Latent class analysis of college women's motivations for engaging in same-sex performativity

Samantha M. Stevens, Flora Oswald, Jes L. Matsick

Research output: Contribution to journalArticlepeer-review

1 Scopus citations


Same-sex performativity (SSP), or public performances of sexuality (e.g., kissing) between women who identify as heterosexual, is a relatively common relational experience among college-aged women. Identifying patterns of women's motivations for engaging in SSP can elucidate the heterogeneity among women's social and sexual behaviors during a critical developmental period (i.e., college). We used latent class analysis to identify classes of heterosexual undergraduate women who engaged in SSP (N = 282). We identified three classes of motivational patterns: Other-Motivated (i.e., notably motivated by male attention, wanting to shock others, wanting to bond, and social pressure), Ambiguously Motivated (i.e., most motivated by alcohol and fun, but minimally motivated overall), and Sexually Motivated (i.e., notably motivated by sexual desire and sexual experimentation). We then examined how class membership was associated with variables related to participants' evaluation of their SSP experience, self and identity, sexuality, and heterosexism. Classes significantly differed in SSP evaluations, as well as in certain facets of self and identity and sexuality (i.e., sorority membership and same-sex desire). These data provide evidence of substantial complexity in the characterizations of women who engage in SSP. We discuss the implications of the relationship between motivational patterns and women's evaluations of the SSP experience.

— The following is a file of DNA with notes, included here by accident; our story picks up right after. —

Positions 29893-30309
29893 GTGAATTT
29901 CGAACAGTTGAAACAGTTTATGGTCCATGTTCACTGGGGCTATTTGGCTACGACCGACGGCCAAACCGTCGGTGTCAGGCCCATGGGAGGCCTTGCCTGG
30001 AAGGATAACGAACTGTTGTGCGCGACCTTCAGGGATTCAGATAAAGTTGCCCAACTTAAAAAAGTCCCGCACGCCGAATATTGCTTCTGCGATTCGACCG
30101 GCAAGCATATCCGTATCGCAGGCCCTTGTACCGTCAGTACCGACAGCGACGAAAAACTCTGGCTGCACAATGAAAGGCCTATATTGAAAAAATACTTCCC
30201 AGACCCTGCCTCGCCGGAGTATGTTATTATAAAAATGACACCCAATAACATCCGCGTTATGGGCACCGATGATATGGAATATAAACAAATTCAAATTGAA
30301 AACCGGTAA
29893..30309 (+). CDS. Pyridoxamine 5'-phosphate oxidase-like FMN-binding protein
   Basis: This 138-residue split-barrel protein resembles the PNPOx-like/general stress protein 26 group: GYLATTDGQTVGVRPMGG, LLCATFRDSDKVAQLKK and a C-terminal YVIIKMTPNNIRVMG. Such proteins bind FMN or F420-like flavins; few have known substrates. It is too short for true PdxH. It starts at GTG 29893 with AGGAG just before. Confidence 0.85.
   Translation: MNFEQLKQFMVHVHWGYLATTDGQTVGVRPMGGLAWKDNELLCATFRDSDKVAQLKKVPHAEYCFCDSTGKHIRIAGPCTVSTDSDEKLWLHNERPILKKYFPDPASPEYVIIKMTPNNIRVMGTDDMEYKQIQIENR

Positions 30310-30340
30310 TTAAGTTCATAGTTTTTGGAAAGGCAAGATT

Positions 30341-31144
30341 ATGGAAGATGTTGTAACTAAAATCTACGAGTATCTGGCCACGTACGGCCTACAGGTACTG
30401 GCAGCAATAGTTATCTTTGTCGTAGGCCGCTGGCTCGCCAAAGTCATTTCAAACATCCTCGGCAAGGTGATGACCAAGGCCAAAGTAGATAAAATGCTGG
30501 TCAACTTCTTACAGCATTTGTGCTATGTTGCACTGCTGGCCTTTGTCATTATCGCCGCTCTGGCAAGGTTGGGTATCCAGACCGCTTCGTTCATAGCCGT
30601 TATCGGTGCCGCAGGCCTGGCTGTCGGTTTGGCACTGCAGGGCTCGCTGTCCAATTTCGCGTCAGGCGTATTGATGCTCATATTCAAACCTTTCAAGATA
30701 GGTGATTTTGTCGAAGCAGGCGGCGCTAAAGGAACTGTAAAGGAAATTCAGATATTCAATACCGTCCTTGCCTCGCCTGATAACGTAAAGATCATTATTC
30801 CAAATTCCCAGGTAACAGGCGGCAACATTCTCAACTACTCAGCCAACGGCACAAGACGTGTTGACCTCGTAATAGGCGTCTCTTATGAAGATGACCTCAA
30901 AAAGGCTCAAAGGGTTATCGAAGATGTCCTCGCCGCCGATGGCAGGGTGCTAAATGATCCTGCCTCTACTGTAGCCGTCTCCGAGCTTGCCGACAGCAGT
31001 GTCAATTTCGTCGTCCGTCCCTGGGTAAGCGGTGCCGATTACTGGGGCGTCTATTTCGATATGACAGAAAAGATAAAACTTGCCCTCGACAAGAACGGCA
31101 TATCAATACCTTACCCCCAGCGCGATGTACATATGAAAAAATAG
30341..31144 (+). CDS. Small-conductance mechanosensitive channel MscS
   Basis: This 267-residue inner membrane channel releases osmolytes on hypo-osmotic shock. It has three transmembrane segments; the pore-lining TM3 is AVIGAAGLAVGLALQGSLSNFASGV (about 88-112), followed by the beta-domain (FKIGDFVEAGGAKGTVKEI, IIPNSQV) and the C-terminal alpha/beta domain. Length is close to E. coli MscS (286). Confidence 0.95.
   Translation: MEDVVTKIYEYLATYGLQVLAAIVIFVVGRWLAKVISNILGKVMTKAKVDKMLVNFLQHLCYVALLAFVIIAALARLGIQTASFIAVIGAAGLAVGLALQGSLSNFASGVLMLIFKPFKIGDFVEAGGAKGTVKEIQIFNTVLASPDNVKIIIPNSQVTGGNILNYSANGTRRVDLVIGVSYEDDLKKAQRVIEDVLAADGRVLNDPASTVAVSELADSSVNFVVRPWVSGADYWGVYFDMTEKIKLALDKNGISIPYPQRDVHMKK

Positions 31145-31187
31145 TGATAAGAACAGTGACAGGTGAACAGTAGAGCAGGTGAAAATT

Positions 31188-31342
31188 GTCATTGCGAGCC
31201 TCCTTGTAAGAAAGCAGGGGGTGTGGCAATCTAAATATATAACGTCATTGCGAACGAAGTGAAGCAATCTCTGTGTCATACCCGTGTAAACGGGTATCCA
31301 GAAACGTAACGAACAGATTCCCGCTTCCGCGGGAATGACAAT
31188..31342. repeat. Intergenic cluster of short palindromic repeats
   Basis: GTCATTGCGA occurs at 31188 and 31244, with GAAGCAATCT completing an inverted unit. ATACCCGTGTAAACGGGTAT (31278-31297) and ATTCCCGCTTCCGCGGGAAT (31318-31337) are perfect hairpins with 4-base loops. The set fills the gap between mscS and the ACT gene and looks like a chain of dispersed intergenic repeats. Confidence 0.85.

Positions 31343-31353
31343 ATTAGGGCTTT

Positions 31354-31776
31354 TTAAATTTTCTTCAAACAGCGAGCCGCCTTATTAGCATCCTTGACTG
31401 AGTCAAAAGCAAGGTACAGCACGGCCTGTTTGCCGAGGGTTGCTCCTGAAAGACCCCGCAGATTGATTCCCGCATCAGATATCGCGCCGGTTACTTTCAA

Original languageEnglish (US)
JournalPersonal Relationships
StateAccepted/In press - 2023

All Science Journal Classification (ASJC) codes

  • Social Psychology
  • Anthropology
  • Developmental and Educational Psychology
  • Life-span and Life-course Studies


Dive into the research topics of 'Latent class analysis of college women's motivations for engaging in same-sex performativity'. Together they form a unique fingerprint.

Cite this